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Everyone has been talking about this gorilla named Harambe who was killed in the Cincinnati zoo after violently dragging a four year old boy who fell into the gorilla exhibit. If you haven’t seen the video yet, it’s insanely frightening:
Ho-lee cow. When I see stuff like this it make me wonder how Robin Williams survived all those years in the jungle in Jumanji.
According to the Daily Mail, “the small child said he wanted to get in the water before the incident, to which the mother, who was also watching several other children, replied: ‘No, you’re not, no, you’re not,’ according to one witness Kim O’Connor.”
Our thoughts on this are simple – it was a tragic situation that never should’ve happened, but OBVIOUSLY they had to shoot the gorilla. Obviously. You can blame the mother all you want for “negligence,” and you certainly have a point. But once that boy was in the moat, and once that gorilla started dragging him around like a rag doll, there was only one thing that mattered – ensuring the boy’s safety. Anyone with a child would feel the same exact way if it was their kid in that pit. You shoot first and ask questions later. The gorilla’s death would be tragic, but five years from now no one will be visiting his grave and crying about it. That child’s death would’ve been a tragedy of epic proportions. The only way to ensure the safety of the child was to put down the gorilla. It sucks, but it is what it is.
If you have a four year old boy, then you know that they are reckless, dangerous creatures who are CONSTANTLY looking for ways to commit suicide. That’s all four year old boys do. It’s your job as a parent to make sure they are not successful. But the fact of the matter is that this happened very quickly, and despite the fact that the mother specifically told him not to several times, he ignored her and did what he wanted to do anyway. Because that’s what four year old boys do sometimes.
The Internet’s rage has collectively turned towards the mother, Michelle Gregg, for allowing this to happen. Let’s check out some of these reasonable opinions on the matter:
First of all, the parent didn’t “drop their kid in there.” They told him not to but he went in anyway, because he’s a four year old boy. Secondly, the gorilla isn’t as dangerous as a lion? Is this a joke? It’s 400 pounds of raw muscle. It’s a wild freaking animal and it hasn’t taken a course on concussion protocol. Was he planning on eating the child? Of course not. But the fact of this is NOT a Disney movie. Even by trying to protect the child and do what comes naturally to him, Harambe could have killed him in an instant.
Oh yea, the child wasn’t in danger or anything like that. Sure, the gorilla took him on a 30 mph ride through a shallow moat while he screamed in horror. But he was perfectly safe the entire time. Yea, that’s what happened.
Newsflash – they are trained, and they did exactly what they were trained to do. Have you ever been to Cincinnati? I’d rather be dead too.
Yea, that’s what they were doing. They were texting. Because everyone is always texting.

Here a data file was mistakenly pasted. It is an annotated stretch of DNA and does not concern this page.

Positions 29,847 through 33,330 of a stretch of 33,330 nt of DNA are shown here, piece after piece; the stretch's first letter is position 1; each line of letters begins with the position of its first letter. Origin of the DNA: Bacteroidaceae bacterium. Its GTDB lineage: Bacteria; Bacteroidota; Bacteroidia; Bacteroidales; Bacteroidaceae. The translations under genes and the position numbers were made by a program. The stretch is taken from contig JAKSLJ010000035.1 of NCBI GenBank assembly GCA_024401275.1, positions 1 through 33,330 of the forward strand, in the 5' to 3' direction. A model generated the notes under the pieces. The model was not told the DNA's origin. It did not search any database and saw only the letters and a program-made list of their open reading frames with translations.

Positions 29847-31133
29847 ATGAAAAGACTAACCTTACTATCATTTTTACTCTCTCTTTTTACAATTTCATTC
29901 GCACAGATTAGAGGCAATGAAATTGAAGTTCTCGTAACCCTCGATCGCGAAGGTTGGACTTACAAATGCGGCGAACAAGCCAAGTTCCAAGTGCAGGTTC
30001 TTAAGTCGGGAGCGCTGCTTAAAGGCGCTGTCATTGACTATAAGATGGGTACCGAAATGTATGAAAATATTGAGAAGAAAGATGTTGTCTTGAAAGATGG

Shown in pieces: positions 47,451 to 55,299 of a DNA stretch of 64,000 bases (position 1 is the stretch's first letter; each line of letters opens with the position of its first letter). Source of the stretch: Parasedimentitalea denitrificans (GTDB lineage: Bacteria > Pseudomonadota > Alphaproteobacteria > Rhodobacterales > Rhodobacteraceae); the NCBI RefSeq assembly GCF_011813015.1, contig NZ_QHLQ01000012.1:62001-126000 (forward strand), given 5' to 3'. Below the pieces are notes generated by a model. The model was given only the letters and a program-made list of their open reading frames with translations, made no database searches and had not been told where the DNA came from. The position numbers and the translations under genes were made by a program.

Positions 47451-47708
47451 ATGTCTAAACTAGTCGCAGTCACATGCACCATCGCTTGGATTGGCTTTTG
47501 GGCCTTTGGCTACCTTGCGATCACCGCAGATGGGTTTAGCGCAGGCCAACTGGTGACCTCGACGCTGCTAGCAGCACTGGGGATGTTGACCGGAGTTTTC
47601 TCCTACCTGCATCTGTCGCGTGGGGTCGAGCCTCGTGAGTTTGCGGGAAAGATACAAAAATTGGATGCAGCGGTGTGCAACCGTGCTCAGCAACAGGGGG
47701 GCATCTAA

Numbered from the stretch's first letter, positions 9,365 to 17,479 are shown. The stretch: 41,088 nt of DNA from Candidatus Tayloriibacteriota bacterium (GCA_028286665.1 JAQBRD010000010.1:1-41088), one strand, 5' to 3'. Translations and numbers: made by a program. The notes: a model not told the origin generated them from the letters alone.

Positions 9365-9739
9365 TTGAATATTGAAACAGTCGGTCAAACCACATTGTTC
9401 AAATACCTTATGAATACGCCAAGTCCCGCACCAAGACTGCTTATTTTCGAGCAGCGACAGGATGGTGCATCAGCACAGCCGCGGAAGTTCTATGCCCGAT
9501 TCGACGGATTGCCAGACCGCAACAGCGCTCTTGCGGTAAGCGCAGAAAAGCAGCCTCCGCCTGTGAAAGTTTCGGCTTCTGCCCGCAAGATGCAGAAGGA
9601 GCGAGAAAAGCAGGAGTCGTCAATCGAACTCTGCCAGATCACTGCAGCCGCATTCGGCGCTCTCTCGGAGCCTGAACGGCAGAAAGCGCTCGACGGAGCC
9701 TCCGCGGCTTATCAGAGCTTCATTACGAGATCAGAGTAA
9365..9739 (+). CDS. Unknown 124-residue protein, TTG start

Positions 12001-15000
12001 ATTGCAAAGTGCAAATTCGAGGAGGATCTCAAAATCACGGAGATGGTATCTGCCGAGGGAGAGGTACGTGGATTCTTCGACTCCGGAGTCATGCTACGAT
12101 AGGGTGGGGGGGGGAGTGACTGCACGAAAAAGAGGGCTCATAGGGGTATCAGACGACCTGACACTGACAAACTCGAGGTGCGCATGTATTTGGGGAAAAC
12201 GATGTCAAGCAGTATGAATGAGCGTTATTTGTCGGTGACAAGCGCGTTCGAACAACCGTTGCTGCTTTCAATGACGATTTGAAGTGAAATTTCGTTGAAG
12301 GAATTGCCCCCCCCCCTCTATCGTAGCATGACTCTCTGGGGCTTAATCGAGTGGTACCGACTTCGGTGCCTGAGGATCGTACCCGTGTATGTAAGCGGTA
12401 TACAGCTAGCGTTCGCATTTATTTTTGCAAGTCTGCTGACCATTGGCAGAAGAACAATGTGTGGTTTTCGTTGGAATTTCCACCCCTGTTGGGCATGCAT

This makes no sense? Really? How dumb do you have to be for this not to make sense to you? Why was the animal being held accountable? I dunno, maybe because he violently dragged a four year old around a stone zoo exhibit. That might’ve had something to do with it. Not sure, we’ll get back to you on that one.
I love how everyone is a gorilla expert now. Almost as much as I love how everyone is a tranquilizer expert now. Newsflash – tranquilizers are not instantaneous. When animals get tranquilized it takes some time for it to get into their system before they are knocked out. In the mean time, what did you thin that gorilla was gonna do? Give the kid a bubble bath? Read him a book? No, he was gonna lose his mind and probably knock the kid out on accident. Duh.
He was “carefully” looking after the child? Yea, because I know that when I’m “carefully” looking after Turtleboy Jr. I grab him by his hair and drag him around the Blackstone Canal.
Yup, that seems like a reasonable thing to say.
Oh yes, you’re so saddened by the death of this gorilla that you’ve decided to profit off of it. Yup, you’re not a complete fraud or anything like that.
Anyway, we don’t all know the whole story. If Mom and Dad were completely ignoring the kid and he jumped into the pit, that’s one thing. But from what we’ve read the mother had other children with her, and as anyone with more than one kid knows, shit happens sometimes. Right when Turtleboy Jr. started walking, I lost site of him in the house for 15-20 seconds. Couldn’t find him. I go over to the stairs and he’s already climbed them all. Do you realize how shitty you feel as a parent when that happens? What if he had fallen? I didn’t even know he could climb a stair, never mind a whole flight of them. If he had fallen right before the top, I’d be the Internet villain Dad.
There are close calls in American households almost every single day. I can’t count how many times I’ve stopped Turtleboy Jr. right before he got the bright idea to run into the middle of traffic after a ball, go sledding down a flight of stairs, or stick a fork in the toaster. Seriously, I feel like 99% of parents have saved one of their children from immediate death right in the nick of time. It’s a parenting instinct. Unfortunately this was one of those times where the parents didn’t react in time. I simply cannot blame these parents in good conscience, knowing how many time Turtleboy Jr. has come close to killing himself.
The only thing I will say is this – no freaking way am I just standing there watching that gorilla drag my kid around. I’m in that pit in a split second. It’s just instinct. You can’t stand there and watch your kid get killed. Can’t do it. So I guess that’s my only question here – why didn’t Mom or Dad jump in the pit?
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